ROI: Talk about the idea of knowing who is at your venue?
SF: We’re asking private venues and churches to better track attendees, because we’re going to be responsible in the case that there is a positive test here, which is just a matter of time.
We’re reaching out to places like banquet halls, churches, houses of worship, where it’s more reasonable to ask for that sort of information and more easily obtainable. So, we’re saying, you have an event at the Westin, we’re not asking you to cancel it, we understand that you’ve paid a lot of money and it’s not a city-involved event, but we are asking you to have some basic awareness and recordkeeping of attendees. Because when, or if, this ends up being broader in New Jersey or in the New York area, which we think is highly likely, it’s on the local Health and Human Services Department to track who each individual had contact with and try to mitigate damage that way. So, having access to this sort of information makes a lot of sense.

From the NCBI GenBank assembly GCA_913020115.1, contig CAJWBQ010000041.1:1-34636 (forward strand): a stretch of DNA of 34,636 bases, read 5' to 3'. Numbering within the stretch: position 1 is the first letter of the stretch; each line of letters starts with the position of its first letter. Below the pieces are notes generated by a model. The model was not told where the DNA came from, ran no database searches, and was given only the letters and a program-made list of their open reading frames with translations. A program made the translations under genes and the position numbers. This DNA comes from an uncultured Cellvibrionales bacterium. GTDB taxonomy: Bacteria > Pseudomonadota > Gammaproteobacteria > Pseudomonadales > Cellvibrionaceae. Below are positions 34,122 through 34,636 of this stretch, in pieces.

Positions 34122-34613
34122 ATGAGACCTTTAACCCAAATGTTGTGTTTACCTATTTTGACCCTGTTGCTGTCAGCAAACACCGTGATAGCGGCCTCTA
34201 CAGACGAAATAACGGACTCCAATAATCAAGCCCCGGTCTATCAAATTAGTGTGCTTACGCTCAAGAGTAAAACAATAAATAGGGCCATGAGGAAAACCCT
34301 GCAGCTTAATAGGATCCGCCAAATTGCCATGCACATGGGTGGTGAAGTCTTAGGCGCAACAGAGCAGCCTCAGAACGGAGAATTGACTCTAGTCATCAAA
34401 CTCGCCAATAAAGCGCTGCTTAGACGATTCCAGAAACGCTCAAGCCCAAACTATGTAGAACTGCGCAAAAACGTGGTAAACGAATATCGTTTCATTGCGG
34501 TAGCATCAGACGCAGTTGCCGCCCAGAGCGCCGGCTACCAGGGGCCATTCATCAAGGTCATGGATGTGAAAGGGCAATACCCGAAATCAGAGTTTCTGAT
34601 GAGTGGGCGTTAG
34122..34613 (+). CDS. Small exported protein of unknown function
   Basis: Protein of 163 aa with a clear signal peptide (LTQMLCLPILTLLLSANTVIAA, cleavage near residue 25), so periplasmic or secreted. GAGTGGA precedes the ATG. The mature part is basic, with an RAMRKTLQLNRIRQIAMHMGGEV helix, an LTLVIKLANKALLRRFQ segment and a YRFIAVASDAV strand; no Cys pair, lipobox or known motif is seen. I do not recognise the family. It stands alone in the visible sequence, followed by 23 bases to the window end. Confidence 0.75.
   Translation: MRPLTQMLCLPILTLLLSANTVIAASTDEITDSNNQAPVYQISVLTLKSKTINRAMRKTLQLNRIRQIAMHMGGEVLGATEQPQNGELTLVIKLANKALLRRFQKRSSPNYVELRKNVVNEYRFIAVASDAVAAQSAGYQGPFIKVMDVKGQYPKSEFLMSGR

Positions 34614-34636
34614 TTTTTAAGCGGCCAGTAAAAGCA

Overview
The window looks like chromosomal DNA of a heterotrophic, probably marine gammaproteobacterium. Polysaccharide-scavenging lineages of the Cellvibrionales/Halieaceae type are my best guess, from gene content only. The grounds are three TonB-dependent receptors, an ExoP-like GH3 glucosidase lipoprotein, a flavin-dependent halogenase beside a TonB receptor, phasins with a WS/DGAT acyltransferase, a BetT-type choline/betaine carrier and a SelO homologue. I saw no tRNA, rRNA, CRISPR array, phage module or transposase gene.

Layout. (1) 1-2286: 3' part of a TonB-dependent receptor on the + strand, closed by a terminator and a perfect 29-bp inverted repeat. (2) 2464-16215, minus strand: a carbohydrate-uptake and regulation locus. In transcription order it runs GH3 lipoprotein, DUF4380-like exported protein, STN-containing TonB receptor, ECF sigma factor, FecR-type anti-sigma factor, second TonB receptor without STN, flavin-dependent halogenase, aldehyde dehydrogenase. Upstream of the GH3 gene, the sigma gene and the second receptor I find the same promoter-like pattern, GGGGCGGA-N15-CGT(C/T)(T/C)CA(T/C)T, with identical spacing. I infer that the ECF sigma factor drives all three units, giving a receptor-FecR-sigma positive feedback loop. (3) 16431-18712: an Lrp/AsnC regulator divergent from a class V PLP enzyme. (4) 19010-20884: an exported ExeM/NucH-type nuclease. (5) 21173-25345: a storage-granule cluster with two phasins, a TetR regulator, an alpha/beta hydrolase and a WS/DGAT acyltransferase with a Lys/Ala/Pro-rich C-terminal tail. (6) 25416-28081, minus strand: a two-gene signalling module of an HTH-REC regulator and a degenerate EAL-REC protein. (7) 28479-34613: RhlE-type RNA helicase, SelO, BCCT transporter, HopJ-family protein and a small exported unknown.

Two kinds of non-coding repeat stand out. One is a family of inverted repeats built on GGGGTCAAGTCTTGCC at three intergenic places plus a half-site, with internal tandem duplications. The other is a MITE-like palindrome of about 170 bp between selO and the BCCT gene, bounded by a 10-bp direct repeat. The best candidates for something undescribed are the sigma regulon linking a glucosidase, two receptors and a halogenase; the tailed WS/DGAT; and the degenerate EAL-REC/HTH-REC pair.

ROI: Keeping a tally, are you able to do that for bars and restaurants?
SF: With the bars and restaurants, it’s very tough. Look at some of those larger nightclubs. It’s very tough to ask everybody to sign in and think that that’s going to be accurate information. The easier thing for us to do during a circumstance where there’s not a lot of information — or there’s a lot of information, but it changes so frequently — is to limit those sort of situations.
So, we are going to be saying to a nightclub or a bar that it’s lights out at 10 p.m., before the big crowds start to get there at 11, 12, 1 and 2. Jersey City has started to attract a lot of people for nightlife from New York, from elsewhere. We’re going to put some restrictions on that, because we think it’s a reasonable and it’s in best interest of the public health.
ROI: Last question: Your outreach. How do you keep in touch with such a diverse community — especially at a time when information is changing rapidly?
SF: Obviously, we use all the normal tools. We have a big reverse 911 system. We have a good outreach to the churches and houses of worship. So, I think that we have a good process in place to do outreach. It’s never perfect, but we think we’re in a good place.